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Here is the latest Caml Weekly News, week 03 to 10 December, 2002.

01) BigArray.Array2 vs Array.make_matrix
02) Literate programming
03) Trees revised in Baire
04) python-style array access
05) ocaml2: ocaml with editable line history
06) ocamlgsl
07) Who is osp maintainer?
08) RPM & Debian packaging of Ocaml software
09) float pretty-printing precision, once more
10) labels overhead

01) BigArray.Array2 vs Array.make_matrix
Kevin Murphy asked and Xavier Leroy answered:

> I was wondering what are the relative merits (in terms of speed,
> portability and ease of use) between using arrays of arrays, and the
> BigArray class.
> While web browsing, I saw a couple of people claim that BigArray is
> significantly slower than the standard array class:
>  claims BigArray is 3 times slower
> projects/ocaml-arrays/OCaml.pd
>  claims BigArray is about 10 times slower

There are earlier discussions of this issue in the archives of the
caml-list.  See for instance my reply:

In general, bigarrays are slower than regular arrays, although the 
slowdown depends a lot on how the code is written, e.g. ensuring that
bigarrays are fully monomorphic improves performance quite a lot.

The main purpose of bigarrays is not to speed up pure Caml code, but
to facilitate interfacing with external numerical libraries.

In some circumstances, bigarrays have a few added bonuses as well:
compact representation of arrays of small floats, small integers, and
complex numbers; support for dimensions >= 2^22 on 32-bit machines;
and no-copying slicing and shrinking operations.  But all this comes
at some expense in speed for raw array accesses.

> Plus an interface to some standard linear algebra code would be nice...

You mean, like LACAML?

02) Literate programming
Alessandro Baretta asked and Wolfram answered:

> Is there any literate programming tool supporting Ocaml (well)?

FunnelWeb --- --- is language independent;
my main uses for OCaml programming,
besides literate documentation itself, are:

* Have ``val'' and ``let'' clauses together in the literate source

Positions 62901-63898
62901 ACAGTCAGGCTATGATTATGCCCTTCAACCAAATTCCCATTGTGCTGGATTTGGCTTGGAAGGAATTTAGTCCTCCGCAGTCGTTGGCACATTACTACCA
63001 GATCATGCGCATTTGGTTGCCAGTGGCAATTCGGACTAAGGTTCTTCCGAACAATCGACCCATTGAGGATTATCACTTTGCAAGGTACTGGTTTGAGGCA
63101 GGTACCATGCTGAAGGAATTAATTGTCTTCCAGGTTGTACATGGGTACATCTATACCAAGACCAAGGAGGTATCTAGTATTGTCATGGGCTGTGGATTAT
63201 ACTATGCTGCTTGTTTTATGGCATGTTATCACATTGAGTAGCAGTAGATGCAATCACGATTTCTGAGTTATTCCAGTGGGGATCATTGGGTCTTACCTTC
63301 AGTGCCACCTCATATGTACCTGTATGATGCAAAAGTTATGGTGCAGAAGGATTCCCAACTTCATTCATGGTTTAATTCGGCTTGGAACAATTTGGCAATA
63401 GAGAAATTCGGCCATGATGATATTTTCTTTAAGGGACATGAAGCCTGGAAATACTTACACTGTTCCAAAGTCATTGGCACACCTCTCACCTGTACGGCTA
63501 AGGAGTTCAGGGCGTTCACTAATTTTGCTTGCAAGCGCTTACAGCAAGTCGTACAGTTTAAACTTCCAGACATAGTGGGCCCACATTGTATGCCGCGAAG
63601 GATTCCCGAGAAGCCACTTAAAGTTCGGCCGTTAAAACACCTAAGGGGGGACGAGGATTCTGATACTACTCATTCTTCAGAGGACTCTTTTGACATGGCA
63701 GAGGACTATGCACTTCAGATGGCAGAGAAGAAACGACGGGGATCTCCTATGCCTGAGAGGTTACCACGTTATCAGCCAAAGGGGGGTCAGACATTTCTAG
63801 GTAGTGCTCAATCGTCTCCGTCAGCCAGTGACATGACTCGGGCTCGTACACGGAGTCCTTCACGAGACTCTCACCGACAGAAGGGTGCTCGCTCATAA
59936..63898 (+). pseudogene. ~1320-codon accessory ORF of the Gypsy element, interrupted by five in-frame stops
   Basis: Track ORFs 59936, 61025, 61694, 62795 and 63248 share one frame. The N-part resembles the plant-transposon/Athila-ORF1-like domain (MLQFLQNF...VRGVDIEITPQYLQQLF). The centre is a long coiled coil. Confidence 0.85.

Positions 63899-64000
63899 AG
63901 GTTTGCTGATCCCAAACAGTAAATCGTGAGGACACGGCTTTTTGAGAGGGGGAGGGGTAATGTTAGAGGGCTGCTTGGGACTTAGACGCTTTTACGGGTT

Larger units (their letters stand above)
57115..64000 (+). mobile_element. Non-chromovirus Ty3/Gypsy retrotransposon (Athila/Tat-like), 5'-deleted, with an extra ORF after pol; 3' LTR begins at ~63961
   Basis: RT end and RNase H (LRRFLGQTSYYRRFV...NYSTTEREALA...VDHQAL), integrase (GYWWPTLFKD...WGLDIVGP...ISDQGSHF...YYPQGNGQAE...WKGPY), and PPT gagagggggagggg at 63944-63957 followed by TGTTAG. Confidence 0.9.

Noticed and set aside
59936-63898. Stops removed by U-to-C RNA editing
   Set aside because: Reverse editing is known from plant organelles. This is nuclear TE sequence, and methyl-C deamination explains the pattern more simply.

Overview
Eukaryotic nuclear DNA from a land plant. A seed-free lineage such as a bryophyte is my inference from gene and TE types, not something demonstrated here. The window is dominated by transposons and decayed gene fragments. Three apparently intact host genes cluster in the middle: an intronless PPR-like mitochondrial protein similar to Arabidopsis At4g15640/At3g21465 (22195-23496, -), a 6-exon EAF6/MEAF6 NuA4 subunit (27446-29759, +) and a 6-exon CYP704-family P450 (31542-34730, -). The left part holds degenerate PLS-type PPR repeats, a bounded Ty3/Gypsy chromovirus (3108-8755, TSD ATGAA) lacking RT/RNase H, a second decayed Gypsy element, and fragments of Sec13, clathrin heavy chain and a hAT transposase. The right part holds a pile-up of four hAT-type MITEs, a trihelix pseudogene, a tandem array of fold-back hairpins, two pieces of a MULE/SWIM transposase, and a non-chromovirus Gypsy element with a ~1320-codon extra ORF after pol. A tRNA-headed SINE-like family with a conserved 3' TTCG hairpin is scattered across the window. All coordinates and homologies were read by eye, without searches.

by using alternating incrementally defined macros 
  going into the .mli and into the .ml file.

* Write exported type declarations only once, in macros that are invoked in
  both the .mli and the .ml files.

* I find that changes affecting many modules become much easier   
  through the fact that all 50 modules are in a single source file.
  (However, this setup might not easily work well for a multi-person project,
   and is not a necessity when using FunnelWeb.)

* Parameterized macros for families of (typically small) similar functions ---
  one argument goes into (at least) the function name,
  others may go into the parameter list,
  and definitely some into the implementation.

* To a much lesser extent, using parameterised macro setups for signatures
  shared between parametrically polymorphic and functorised data structures
  (e.g., for being able to switch the underlying implementation   
   from Map to HashTable and back).

03) Trees revised in Baire
Diego Olivier Fernandez Pons announced:

Trees implementation in Baire has been revised. You will find now
complete implementation of sets and maps in several balancing schemes
(AVL, red and black, weight balanced). The code is in English,
commented in French, English and Spanish.

You will find all this in the download page of Baire (and there is now
a partial translation of Baire main page in english)

For those who also read french, there is a document explaining more in
detail the Baire theoretical foundations. You will find it in the
"documentation" part of the Baire site. Anyway, you will find some
explanations in English in the source code.

The Baire site has moved. The Caml Hump has already corrected his link
so you may safely follow it.

(Note: the Hump is at

04) python-style array access
Yaron Minsky described:

One of the things I miss from Python is the small syntactical touches that
simplify common operations.  one of my favorites is the way python does
array indexing.  You can use negative numbers to count from the end of the
array, and you can easily take subranges of arrays or strings.  It's
actually quite simple to get the same functionality in ocaml, and here's
some simple code for doing it.  It adds a bit of overhead (an extra
function call), but where that small overhead isn't an issue, I think this
is a nice solution.  If you include the following code in the beginning of
your module, you'll be able to do the following kind of tricks: 

# "foobar".[-1];;
- : char = 'r'
# "foobar".[-2];;
- : char = 'a'
# String.rsub "foobar" 0 (-1);;
- : string = "fooba"
# String.rsub "foobar" 1 0;;
- : string = "oobar"
# String.rsub "foobar" 1 3;;
- : string = "oo"
# String.rsub "foobar" 1 (-1);;
- : string = "ooba"

The same kind of things can be done with arrays.  rsub stans for "range
sub", by the way.  Note that a 0 in the second position of rsub means the
very last as opposed to the very first index position.

------ Snip Here -------

open StdLabels
open MoreLabels

module Array = 
  include Array
  let normalize ar i = if i < 0 then length ar + i else i